And if only a few of the existing solutions will succeed during Khumbha Mela the system is proven right. And I am sure a few projects will succeed and help to understand situations in which cities suddenly grow at large scale much better – high among them the Kumbha Mela app, the epidemic tracker, the media tracker, the crowd steering project and maybe one of the housing projects.

I am tempted to return to Nashik during the Khumbh – not sure though if I really want to face that huge crowd;-)

Thanks to Ramesh Raskar and John Werner for letting me be part of this!

Kumbhathon – Where Tradition and Technology meet!

The Kumbha Mela is a mass Hindu pilgrimage of faith in which Hindus gather to bathe in a sacred river. It is considered to be the largest peaceful gathering in the world. It happens every three years – either in Nashik, Allahabad, Ujjain and Haridwar. This year the Hindus will gather in August in Nashik – more than 30 million people are expected.

Nashik ist 180 km north east of Bombay. It has two million inhabitants and is the 16th fatest growing city in the world! The Indian Sula wine comes right from there;-)

Right here the Sadus will dip into the river during Kunbha Mela

The Kumbhathon is an iniative of the MIT Media Lab in Boston which started out almost 2 years ago at inktalks in Bombay, when Ramesh Raskar, born in Nashik and currently professor at the MIT, announced it. It’s a year-round initiative to identify and address the challenges of cities in developing countries. Kumbha Mela in Nashik will give innovators, change makers, entrepreneurs and corporations, the opportunity to learn, develop and test solutions to “pop-up city” problems at scale, instantly, so they can be mapped to large gatherings and emerging cities worldwide. So the MIT Media Lab takes the Kumbha Mela as an opportunity to set the frame for Indian students and young entrepreneurs that they can exactly do this: innovate, drive change, learn, develop and test. Here you can read more about it – Ramesh has written an interesting blogpost on it.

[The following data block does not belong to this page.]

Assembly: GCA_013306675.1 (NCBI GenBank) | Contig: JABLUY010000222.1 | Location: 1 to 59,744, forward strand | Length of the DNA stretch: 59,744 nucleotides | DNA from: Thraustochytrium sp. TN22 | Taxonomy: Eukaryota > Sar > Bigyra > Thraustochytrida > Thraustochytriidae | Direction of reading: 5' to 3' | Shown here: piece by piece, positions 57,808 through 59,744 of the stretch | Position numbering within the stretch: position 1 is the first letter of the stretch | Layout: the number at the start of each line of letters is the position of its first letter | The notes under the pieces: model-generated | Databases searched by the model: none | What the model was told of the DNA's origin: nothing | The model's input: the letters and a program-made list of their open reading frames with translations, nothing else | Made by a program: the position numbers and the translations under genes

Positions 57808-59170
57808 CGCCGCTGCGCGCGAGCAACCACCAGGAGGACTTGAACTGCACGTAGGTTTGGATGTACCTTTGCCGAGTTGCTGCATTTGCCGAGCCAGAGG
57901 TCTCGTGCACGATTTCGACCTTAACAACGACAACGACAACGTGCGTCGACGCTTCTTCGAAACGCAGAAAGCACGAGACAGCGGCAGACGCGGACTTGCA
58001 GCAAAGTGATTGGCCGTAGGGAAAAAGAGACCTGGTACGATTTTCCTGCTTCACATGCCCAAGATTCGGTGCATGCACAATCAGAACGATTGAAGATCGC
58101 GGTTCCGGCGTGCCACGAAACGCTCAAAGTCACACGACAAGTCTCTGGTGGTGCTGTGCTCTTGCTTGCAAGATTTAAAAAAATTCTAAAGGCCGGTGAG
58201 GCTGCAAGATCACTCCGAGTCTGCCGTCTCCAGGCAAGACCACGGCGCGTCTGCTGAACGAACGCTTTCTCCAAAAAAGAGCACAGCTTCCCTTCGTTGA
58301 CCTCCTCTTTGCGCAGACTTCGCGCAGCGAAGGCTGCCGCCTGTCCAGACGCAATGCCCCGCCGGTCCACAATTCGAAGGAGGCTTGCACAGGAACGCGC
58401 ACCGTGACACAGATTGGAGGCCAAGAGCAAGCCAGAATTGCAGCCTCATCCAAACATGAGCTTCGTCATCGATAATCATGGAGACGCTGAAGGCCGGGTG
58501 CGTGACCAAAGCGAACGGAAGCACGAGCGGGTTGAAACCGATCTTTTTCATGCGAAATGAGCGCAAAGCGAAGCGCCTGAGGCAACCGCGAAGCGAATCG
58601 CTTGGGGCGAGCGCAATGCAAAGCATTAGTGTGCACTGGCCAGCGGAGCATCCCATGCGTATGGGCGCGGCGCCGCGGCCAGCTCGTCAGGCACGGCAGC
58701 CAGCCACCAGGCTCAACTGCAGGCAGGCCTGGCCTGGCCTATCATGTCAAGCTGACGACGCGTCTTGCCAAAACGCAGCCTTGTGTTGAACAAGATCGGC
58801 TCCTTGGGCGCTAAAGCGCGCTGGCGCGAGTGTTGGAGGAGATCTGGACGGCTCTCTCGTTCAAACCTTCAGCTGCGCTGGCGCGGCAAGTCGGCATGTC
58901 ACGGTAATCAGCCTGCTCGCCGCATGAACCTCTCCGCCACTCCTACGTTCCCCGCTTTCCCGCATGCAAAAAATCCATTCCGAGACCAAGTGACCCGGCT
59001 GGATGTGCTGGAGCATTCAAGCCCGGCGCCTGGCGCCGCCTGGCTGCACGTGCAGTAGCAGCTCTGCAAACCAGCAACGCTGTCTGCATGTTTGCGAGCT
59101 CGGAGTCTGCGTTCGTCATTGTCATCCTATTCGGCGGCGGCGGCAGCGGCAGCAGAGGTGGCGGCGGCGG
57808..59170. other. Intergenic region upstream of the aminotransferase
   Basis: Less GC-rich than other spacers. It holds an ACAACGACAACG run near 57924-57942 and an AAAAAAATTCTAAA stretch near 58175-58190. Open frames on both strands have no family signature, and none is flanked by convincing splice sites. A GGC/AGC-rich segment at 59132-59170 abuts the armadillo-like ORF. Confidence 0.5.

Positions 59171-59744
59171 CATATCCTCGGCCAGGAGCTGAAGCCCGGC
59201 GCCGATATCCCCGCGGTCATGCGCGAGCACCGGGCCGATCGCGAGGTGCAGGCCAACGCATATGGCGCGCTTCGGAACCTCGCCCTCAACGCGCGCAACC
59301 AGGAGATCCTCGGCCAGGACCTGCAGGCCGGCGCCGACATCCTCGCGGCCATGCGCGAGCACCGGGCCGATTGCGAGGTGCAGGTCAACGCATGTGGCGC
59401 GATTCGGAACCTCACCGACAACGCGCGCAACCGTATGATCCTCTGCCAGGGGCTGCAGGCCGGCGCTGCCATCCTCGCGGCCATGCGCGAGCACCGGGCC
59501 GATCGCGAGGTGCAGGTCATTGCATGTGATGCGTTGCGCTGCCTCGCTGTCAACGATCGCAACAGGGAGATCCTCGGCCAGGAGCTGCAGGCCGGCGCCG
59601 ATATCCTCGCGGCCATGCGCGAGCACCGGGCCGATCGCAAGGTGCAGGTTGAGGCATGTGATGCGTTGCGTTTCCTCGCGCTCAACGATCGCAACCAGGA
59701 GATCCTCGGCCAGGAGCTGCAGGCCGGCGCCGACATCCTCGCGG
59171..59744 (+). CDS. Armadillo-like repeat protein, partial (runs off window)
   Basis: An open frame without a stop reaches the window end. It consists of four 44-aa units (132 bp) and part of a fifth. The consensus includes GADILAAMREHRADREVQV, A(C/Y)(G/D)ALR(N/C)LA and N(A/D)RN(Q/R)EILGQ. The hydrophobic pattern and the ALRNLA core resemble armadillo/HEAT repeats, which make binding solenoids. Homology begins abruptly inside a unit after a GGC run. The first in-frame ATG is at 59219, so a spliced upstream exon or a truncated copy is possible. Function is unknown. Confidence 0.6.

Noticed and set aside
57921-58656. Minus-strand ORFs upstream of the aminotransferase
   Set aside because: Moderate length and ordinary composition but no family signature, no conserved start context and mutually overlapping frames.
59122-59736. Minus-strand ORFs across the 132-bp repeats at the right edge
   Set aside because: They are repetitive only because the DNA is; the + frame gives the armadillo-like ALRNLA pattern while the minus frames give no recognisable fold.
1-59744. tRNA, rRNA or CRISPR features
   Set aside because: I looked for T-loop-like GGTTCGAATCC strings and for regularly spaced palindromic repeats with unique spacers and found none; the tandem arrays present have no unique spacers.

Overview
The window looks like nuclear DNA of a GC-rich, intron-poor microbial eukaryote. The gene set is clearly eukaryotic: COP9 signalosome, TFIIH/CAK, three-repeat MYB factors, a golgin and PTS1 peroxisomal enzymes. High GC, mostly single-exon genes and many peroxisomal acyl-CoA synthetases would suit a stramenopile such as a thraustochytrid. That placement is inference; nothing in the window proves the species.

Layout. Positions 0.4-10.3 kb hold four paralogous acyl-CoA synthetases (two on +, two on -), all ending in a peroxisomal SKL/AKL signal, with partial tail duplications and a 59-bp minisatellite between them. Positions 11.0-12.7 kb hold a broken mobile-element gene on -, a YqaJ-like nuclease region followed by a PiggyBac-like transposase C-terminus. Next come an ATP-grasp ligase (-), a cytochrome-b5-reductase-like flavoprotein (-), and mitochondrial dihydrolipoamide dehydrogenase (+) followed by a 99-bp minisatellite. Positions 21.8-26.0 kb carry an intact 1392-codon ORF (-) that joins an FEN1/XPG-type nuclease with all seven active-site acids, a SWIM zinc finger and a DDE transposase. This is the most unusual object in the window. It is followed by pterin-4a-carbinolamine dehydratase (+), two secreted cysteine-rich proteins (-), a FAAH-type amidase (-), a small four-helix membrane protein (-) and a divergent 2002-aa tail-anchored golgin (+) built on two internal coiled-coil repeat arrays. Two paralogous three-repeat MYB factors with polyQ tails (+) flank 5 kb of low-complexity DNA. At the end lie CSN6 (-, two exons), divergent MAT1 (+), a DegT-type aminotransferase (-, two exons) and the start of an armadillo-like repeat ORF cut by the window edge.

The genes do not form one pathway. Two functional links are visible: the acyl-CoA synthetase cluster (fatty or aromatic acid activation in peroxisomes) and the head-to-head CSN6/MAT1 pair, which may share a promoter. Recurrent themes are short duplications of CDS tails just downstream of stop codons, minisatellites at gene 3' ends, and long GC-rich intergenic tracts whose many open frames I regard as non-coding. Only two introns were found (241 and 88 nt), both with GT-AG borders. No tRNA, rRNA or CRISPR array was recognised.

For the Kumbhathon 150 Indian students and young were selected – they’ve been meeting so far I think for the fourth ve been meeting so far I think for the fourth time. In the last week of January a week long event was scheduled in Nashik. The Media Lab brought in all selected students and entrepreneurs, as well as the Nashik officials and a stellar line up of India’s tech companies. And a few “externals” were invited (I was lucky to be one of them) to mentor the students and young entrepreneurs on their way forward.

What an intense week it was. The “youngsters” were challenging and demanding – in a very nice way though. I really enjoyed the interaction with them – and no matter where: either at the venue, or during quick outbreaks or in the evenings in the hotel.


We’ve had 30 projects to deal with – from food to water, from health to payment, from transport to housing and civic issues – a broad range with astonishing solutions. Some of them were pure tech products (apps, online platforms), others were engineering products (clean water), there were on-/offline mix products (housing) and construction products (temporary houses). I am sure not all of them will become “real” products and solve a Kumbha Mela problem at the end – but this doesn’t matter. If only a few succeed – and they definitely will – this entire Kumbhathon is a success. It’s the process which is important. To learn how to solve a very specific problem in a team – almost in an incubator environment – this is what will remain and last with the participants, even if they don’t finish with a product ready to use.

What the KUMBHATHON has proven (again) is that all it needs to solve a problem – is a whatsoever environment with good vibes where failure is not an issue, a bunch of people which are open minded and the possibility to build and prototype. It can happen anywhere … and you can start immediately. As we did in a small village in UP or the KUMBHTHON people did in Nashik.